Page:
Washington Three years after the Sept. 11 terrorist attacks, there's still no one coordinating government efforts to thwart a new assault, the co-chairmen of the Sept. 11 commission told Congress Friday.
"I don't find anyone is in charge," former Congressman Lee Hamilton said. In their testimony, he and former New Jersey Gov. Thomas Kean outlined a government bureaucracy that had missed clues to the attacks because it didn't share information or take responsibility for stopping terrorists.
Many of those problems still exist, Hamilton said.
"The whole government just is not acting with the urgency we think is required across the board, whether it's screening for cargo or checking airplane passengers or checking the airspace or whatever," Hamilton said. "Lots of good things have been done, and what seems to us to be lacking is that real sense of urgency."
While acknowledging that reforms take time, Kean said three years was a long time to allow vulnerabilities to continue to exist. "We can't really afford it any longer," Kean said.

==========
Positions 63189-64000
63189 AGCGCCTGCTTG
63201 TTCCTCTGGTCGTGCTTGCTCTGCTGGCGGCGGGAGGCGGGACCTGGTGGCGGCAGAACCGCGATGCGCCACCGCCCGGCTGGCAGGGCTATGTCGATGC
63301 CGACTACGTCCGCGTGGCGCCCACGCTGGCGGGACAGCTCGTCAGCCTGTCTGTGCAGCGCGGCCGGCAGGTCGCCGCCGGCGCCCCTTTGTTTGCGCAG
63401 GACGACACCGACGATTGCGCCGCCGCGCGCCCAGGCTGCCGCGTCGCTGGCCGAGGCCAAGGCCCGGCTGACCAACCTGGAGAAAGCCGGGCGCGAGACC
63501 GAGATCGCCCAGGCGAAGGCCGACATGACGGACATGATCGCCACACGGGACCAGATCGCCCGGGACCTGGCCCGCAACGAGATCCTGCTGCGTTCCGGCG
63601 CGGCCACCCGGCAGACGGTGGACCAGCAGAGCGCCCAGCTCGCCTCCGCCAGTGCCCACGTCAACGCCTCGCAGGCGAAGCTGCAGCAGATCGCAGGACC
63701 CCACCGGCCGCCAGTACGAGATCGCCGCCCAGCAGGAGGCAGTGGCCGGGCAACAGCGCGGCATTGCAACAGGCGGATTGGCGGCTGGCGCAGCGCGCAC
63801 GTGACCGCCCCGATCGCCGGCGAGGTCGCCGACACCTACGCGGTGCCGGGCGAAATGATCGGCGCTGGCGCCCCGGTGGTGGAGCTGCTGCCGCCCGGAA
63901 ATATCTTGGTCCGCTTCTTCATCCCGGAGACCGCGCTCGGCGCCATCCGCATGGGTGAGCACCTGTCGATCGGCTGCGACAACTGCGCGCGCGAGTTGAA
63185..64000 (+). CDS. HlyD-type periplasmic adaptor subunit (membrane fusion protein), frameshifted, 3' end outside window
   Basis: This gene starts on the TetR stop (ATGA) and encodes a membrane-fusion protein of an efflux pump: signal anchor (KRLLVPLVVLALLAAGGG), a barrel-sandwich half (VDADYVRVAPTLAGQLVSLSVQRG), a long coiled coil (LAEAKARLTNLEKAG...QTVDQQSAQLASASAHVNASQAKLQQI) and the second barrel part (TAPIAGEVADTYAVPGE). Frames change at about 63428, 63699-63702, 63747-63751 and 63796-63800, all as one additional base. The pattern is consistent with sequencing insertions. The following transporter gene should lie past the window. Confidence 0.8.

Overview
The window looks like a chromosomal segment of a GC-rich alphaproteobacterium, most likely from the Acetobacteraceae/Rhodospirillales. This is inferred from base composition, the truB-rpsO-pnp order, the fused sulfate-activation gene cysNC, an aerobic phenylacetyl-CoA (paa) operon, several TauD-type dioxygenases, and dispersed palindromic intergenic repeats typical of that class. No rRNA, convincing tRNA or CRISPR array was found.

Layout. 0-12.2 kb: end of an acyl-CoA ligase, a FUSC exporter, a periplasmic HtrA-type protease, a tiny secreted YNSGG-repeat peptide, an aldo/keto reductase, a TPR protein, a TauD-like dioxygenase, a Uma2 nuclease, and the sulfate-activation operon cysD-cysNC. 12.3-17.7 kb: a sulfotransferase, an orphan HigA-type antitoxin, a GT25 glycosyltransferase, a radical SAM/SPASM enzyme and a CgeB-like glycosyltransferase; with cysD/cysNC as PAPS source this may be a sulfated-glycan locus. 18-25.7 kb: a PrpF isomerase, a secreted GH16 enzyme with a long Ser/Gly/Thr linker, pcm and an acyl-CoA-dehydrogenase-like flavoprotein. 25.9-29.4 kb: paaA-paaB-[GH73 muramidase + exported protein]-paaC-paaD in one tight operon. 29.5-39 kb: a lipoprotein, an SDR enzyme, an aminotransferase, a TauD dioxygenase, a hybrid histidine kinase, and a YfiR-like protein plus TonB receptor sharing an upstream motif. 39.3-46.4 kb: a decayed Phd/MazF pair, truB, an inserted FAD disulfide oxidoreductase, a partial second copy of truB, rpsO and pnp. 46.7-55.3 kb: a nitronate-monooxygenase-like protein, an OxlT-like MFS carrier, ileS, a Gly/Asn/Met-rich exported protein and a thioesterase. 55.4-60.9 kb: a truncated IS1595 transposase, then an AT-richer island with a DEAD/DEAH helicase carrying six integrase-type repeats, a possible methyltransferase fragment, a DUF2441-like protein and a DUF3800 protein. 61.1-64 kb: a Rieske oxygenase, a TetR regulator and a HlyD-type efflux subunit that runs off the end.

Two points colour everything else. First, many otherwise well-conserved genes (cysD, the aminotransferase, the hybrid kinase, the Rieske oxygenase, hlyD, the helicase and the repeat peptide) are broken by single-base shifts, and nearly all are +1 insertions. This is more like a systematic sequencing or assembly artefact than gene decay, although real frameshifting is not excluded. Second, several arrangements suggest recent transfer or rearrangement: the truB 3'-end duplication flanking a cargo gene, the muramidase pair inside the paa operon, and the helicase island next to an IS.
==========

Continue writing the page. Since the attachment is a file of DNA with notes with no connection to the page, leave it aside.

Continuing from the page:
Kean also urged Congress to go beyond simply reorganizing government agencies as it looks to prevent terrorist attacks.
"Organizing the government alone will not make us safe and more secure," Kean said. He urged lawmakers to make changes to foreign and economic policy while stepping up border and transportation security.
"If we favor one tool while neglecting others, we leave ourselves vulnerable and weaken our national effort," Kean said.
Hamilton and Kean appeared before the Senate Governmental Affairs Committee in the first of what will be as many as 20 hearings scheduled for August as Congress responds to the commission's report.
Congressional leaders originally said they wouldn't take up the recommendations until after their traditional summer break.
But public criticism forced Congress to move more quickly, and the senators tried to convey a sense of urgency at Friday's hearing, just eight days after the commission's report was made public.